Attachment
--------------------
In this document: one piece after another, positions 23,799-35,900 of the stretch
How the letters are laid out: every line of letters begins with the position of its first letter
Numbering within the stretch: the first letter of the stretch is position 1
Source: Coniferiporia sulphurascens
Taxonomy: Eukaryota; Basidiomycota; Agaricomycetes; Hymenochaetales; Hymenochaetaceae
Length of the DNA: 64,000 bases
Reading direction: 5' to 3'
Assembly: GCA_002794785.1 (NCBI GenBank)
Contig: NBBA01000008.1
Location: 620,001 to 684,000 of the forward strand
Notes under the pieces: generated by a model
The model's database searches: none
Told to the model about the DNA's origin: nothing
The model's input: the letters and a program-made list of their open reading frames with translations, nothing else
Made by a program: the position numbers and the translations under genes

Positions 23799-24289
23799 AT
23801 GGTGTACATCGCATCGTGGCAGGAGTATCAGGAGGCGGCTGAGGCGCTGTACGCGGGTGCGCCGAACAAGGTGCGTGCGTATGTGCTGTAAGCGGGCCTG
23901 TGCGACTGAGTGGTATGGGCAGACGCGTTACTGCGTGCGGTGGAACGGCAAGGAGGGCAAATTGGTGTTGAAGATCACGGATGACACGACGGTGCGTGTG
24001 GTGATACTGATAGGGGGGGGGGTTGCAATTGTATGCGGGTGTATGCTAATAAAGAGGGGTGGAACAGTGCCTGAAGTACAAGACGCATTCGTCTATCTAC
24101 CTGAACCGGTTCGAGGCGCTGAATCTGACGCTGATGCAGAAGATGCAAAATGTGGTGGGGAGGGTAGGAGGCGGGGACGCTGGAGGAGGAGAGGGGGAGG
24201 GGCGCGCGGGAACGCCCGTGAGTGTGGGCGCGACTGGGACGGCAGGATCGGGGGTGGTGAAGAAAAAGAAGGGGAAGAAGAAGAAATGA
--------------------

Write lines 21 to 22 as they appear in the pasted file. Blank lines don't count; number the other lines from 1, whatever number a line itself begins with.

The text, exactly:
24101 CTGAACCGGTTCGAGGCGCTGAATCTGACGCTGATGCAGAAGATGCAAAATGTGGTGGGGAGGGTAGGAGGCGGGGACGCTGGAGGAGGAGAGGGGGAGG
24201 GGCGCGCGGGAACGCCCGTGAGTGTGGGCGCGACTGGGACGGCAGGATCGGGGGTGGTGAAGAAAAAGAAGGGGAAGAAGAAGAAATGA